Lin-Manuel Miranda: A Review of Broadway's Most Captivating Creator Yet

As the confirmation of a Mary Poppins live-action adaptation starring Lin-Manuel Miranda spiraled through the media Tuesday, theater’s most captivating creator yet is finally destined for the Hollywood spotlight. 

Cast as new character Jack, 36-year-old New York City native Miranda may seem like an industry newcomer to those strictly interested in film and television. While he has a handful of movie and series credits to his name—including stints on House and Modern Family—Miranda isn’t typically thought of as a movie star along the West Coast.

Instead, the composer and rapper has seen meteoric success on the stage as the man behind several of Broadway’s modern masterpieces. Does the sold-out show Hamilton ring any bells? President Obama called it “phenomenal.”

Nearly a decade ago, the Puerto Rican aspiring star was playing a bellman on the final season of The Sopranos and making money as a substitute teacher. As fate would have it, he would go on to make his Broadway debut a year after the HBO appearance in the lead role of In The Heights, a show he wrote the earliest draft for as a 19-year-old college sophomore.

Fast forward to July 2015 and Miranda’s newest work is the most unattainable ticket in the Big Apple, his schedule packed with performances at the White House and rounds of Wheel of Freestyle on Jimmy Fallon‘s Tonight Show couch. 

However, with his dressing room as his primary office and a humble public demeanor, the dedicated Miranda seems like the last rising star to flaunt his seemingly endless success. So, we’ll do him the honor instead. Here are the highlights of one of Hollywood’s most impressive resumés:

Ben Hassett for TIME

1. His music can be heard in Star Wars. 

 When the franchise returned to the silver screen in December 2015 with Star Wars: The Force Awakens, Miranda climbed onboard as a composer for the film.  Remember Maz Kanata’s Cantina? The actor wrote the melodies for that scene. 

2. He is a Pulitzer Prize winner. 

After receiving his second nomination for the Pulitzer Prize for Drama, Miranda was honored with the accolade in 2015 for Hamilton, joining fellow writers Jonathan Larson (of Rent) and Tennessee Williams.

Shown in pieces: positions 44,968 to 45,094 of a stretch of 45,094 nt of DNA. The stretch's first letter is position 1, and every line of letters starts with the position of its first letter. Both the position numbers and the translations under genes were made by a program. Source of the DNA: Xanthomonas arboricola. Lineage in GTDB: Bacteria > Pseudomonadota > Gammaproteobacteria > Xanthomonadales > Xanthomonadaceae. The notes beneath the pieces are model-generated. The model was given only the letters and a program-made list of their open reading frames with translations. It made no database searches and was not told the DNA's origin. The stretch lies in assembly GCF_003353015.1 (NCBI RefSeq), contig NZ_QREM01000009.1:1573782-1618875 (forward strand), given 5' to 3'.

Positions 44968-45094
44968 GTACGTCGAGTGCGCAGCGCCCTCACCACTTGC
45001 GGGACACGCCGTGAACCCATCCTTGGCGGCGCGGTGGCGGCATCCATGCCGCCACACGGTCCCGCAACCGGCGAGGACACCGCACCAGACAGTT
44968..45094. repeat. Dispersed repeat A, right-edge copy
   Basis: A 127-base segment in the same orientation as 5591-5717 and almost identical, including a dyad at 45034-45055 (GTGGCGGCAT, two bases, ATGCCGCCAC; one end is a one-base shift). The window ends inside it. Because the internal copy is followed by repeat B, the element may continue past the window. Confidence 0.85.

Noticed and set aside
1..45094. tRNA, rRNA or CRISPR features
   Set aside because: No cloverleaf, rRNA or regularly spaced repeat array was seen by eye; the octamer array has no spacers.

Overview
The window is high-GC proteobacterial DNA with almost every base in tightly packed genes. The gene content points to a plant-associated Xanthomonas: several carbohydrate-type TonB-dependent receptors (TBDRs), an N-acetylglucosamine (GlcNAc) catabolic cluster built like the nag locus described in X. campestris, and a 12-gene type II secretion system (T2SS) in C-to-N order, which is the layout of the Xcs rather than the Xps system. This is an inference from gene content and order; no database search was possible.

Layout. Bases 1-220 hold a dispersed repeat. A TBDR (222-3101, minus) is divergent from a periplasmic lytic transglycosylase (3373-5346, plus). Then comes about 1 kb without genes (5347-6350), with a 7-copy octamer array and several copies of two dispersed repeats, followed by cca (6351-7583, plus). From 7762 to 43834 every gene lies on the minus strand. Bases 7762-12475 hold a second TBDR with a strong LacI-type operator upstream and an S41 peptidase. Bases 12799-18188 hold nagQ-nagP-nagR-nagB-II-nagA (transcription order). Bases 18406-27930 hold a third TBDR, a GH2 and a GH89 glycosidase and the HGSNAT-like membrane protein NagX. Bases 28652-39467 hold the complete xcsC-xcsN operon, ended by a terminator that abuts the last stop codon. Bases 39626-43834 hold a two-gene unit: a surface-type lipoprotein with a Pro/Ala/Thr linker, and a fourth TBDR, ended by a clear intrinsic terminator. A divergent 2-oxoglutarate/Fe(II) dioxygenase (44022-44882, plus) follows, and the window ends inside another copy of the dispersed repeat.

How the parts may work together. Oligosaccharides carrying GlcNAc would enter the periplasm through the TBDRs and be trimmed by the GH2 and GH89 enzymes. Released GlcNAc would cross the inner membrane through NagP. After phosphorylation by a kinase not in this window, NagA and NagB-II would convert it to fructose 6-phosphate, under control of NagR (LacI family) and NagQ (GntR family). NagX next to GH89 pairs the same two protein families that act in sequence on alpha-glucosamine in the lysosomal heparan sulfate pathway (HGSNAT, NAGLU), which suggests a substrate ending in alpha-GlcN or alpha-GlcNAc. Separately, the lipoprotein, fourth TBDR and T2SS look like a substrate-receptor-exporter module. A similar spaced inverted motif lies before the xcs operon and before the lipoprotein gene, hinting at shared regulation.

3. He has freestyled with President Obama. 

While Obama is already a fan of his show, we’re pretty sure the actor earned the Commander-in-Chief’s personal seal of approval when he freestyled for him at the White House’s Rose Garden. “That’s going viral,” the president told him after he finished—and sure enough, it did. 

Lin-Manuel Miranda

Dimitrios Kambouris/Getty Images for Tony Awards Productions

4. Hamilton is not his first Broadway show. 

While In the Heights launched Miranda’s Broadway career, he contributed to far more shows, including writing translations for the 2011 revival of West Side Story, and composing for Bring It On: The Musical. However, the rapper still credits In The Heights with changing his professional life. 

“With In the Heights, I went from being a substitute teacher to being a writer, from not having a career in this world to having one,” he told Rolling Stone. “I don’t think anything will ever touch that.”

Eight years after it made it’s Broadway debut, Miranda is producing it for the silver screen, The Hollywood Reporter confirmed

5. He was named one of TIME‘s Most Influential People of 2016. 

 The magazine ranked the star on its annual list alongside Oscar winner Leonardo DiCaprio and Facebook creator Mark Zuckerberg. 

“Knowing the man, experiencing his exuberance and dazzle up close, is as delightful as the show itself,” director J.J. Abrams wrote about Miranda in the issue. “His wit would be intimidating if not for his natural and infectious charm. Somehow he is as generous, collaborative and lovable as he is innovative and brilliant.”

6. He broke the Tony Award record. 

If 2015 hadn’t offered Miranda enough success, he welcomed 2016 with a record-breaking 16 Tony Award nominations, including nods to him for Best Book, Best Performance by a Leading Actor and Best Original Score. The show received the most nominations of any Broadway production in history. 

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